LANSING Mich. -- After months of going back and forth about road repairs in Michigan, lawmakers in Lansing worked late Wednesday night to break a deadlock on a bipartisan plan didn't go anywhere for weeks. The state House approved several bills aimed at raising the $1.2 billion Governor Snyder says is needed to fix the roads in our state.
The plan is built around a $600 million split. Half of the funds come from the state's existing revenue. The rest will come from new gas and diesel taxes and increased vehicle registration fees.
A House Fiscal Agency report says the bills would raise vehicle registration fees by 40 percent, effective October 2016. The tax on diesel would rise by four cents a gallon in October 2017, while the tax on gasoline would rise by 3.3 cents per gallon in October 2018. After October 2022, fuel taxes would rise based on the Consumer Price Index, with a cap of 5 percent per year.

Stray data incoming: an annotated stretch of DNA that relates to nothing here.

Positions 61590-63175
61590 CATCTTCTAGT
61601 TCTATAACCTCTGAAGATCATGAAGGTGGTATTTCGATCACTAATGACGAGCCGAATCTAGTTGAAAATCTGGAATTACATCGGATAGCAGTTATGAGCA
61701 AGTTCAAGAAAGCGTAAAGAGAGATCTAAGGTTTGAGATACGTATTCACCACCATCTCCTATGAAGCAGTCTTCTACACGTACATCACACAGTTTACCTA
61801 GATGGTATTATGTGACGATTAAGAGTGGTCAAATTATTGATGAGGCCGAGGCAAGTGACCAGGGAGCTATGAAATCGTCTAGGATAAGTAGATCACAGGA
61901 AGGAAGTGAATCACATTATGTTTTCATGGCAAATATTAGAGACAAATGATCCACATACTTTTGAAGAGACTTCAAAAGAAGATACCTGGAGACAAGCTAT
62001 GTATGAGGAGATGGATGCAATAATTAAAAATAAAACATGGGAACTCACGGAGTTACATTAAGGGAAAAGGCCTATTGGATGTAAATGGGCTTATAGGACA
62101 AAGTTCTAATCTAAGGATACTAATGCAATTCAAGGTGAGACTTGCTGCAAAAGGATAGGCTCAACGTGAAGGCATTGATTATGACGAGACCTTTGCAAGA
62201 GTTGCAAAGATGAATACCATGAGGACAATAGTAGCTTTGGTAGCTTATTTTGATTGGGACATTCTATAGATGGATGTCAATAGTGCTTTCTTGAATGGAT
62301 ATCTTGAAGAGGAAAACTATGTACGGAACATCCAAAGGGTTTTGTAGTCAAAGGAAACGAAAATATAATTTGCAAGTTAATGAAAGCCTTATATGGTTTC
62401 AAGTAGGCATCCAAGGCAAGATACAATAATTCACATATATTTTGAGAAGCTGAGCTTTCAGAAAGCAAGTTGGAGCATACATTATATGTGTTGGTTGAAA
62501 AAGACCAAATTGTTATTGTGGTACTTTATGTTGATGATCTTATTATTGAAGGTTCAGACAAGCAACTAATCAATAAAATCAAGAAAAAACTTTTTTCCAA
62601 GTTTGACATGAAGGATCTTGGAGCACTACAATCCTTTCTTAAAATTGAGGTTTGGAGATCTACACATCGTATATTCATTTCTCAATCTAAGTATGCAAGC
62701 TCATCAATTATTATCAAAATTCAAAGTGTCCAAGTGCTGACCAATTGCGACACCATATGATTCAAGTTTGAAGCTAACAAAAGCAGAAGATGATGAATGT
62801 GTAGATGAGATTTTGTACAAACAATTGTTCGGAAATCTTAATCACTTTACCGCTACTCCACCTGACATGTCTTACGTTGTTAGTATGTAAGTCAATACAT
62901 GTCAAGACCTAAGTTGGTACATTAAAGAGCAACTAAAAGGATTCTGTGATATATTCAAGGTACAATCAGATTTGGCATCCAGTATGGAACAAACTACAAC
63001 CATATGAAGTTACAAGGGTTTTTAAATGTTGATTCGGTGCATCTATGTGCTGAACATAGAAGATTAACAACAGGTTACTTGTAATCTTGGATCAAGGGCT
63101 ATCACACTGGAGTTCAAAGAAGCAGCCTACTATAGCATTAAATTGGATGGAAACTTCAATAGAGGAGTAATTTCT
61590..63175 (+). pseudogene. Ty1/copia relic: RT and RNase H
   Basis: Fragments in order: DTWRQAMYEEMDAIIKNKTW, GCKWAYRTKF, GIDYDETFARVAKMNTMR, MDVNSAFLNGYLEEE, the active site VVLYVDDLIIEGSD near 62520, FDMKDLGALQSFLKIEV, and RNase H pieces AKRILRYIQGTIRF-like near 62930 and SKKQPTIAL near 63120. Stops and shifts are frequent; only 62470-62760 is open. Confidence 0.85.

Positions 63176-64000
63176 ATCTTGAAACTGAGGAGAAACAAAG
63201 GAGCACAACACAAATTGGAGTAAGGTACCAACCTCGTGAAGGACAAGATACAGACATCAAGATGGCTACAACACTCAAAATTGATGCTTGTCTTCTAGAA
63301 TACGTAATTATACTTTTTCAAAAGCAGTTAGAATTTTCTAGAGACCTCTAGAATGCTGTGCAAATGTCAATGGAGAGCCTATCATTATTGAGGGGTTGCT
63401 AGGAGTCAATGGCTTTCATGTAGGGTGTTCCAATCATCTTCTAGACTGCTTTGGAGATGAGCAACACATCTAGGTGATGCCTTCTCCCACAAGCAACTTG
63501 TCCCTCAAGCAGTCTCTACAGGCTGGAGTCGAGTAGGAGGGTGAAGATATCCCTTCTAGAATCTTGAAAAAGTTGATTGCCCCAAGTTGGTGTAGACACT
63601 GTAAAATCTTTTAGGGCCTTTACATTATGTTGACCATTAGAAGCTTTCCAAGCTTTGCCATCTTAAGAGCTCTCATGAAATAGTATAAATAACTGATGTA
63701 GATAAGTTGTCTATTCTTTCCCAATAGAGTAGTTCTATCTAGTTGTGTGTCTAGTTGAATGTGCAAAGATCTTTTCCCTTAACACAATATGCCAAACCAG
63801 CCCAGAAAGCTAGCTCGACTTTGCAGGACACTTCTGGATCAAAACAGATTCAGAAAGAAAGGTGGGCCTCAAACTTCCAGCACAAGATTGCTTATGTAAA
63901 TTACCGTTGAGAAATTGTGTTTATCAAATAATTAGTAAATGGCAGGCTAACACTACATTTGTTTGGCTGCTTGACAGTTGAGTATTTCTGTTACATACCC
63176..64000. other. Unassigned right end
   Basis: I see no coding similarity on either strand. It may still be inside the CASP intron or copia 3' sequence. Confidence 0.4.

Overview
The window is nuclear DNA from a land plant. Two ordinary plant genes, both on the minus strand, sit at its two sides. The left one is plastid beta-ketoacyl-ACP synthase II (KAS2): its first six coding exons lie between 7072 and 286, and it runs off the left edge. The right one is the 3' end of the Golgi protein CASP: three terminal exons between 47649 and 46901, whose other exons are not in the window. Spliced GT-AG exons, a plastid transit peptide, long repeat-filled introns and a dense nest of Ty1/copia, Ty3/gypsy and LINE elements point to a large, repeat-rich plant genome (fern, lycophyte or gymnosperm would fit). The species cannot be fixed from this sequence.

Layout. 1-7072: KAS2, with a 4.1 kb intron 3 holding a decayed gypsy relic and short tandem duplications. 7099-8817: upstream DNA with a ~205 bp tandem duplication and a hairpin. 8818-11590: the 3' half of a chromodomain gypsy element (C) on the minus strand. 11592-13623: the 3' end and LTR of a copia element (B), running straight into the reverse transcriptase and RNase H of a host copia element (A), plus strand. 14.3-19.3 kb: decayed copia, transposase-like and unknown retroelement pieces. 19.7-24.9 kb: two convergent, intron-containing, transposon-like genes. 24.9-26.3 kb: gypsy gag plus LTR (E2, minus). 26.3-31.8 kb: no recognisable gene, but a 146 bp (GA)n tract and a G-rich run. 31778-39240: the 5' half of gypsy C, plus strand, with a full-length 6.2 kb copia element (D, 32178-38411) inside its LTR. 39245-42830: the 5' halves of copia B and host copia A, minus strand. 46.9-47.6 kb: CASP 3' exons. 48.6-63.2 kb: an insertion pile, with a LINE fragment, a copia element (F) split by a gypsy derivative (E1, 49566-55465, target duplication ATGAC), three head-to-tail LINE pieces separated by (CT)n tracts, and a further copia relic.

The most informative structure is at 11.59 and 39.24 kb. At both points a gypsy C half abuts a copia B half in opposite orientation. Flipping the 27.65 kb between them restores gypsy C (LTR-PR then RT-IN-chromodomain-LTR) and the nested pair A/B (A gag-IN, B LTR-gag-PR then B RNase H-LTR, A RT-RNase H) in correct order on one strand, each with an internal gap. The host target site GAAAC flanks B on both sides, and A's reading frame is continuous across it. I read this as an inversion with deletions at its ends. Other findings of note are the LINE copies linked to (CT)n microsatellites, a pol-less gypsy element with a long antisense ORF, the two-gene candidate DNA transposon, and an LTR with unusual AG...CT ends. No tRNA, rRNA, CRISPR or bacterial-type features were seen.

Another bill assigns portions of revenue from the state income tax to the Michigan Transportation Fund.
The entire plan would be phased in over the next five years, rising to $1.2 billion for transportation by 2021.
Revenue in the Michigan Transportation Fund is divided among highway repairs and construction, public transportation, county road commissions, and local city road agencies.